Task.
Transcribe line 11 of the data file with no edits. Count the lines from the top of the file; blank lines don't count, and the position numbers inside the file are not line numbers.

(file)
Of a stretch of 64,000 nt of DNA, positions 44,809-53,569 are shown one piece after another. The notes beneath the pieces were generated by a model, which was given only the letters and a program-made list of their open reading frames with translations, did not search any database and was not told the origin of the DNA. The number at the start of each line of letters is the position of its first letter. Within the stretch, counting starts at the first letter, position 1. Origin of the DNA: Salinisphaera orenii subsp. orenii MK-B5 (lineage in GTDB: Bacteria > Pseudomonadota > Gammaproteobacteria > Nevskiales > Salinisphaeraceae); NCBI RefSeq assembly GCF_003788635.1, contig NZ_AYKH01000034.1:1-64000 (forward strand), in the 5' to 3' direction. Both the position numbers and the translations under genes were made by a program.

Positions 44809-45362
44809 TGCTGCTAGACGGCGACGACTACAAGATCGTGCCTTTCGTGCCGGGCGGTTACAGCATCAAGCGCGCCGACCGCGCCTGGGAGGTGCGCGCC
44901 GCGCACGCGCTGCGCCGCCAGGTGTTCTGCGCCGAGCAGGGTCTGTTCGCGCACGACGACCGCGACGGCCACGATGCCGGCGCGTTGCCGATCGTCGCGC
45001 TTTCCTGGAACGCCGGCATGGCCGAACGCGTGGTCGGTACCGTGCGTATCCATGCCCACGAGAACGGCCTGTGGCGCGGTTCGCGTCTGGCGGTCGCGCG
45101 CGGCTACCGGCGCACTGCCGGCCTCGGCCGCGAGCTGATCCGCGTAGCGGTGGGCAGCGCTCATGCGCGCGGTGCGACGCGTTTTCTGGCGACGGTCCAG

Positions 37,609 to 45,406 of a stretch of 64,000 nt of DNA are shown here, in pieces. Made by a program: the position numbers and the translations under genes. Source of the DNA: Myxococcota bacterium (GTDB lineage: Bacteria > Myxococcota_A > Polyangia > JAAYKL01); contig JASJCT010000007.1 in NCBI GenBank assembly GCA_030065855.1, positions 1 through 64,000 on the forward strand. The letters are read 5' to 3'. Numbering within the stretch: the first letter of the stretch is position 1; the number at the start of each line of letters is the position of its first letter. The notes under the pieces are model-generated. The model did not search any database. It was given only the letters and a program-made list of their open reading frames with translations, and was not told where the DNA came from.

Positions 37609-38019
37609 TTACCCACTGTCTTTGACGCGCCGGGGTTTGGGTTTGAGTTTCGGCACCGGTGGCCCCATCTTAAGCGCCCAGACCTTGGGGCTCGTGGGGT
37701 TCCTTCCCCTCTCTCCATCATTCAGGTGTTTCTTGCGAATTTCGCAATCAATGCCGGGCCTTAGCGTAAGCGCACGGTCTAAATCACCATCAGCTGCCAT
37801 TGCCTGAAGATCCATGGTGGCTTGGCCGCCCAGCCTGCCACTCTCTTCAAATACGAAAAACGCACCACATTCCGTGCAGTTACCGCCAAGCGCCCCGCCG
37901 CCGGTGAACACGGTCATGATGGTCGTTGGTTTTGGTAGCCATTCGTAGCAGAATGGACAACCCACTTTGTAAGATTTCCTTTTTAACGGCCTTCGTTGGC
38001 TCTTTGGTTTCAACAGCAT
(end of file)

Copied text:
37801 TGCCTGAAGATCCATGGTGGCTTGGCCGCCCAGCCTGCCACTCTCTTCAAATACGAAAAACGCACCACATTCCGTGCAGTTACCGCCAAGCGCCCCGCCG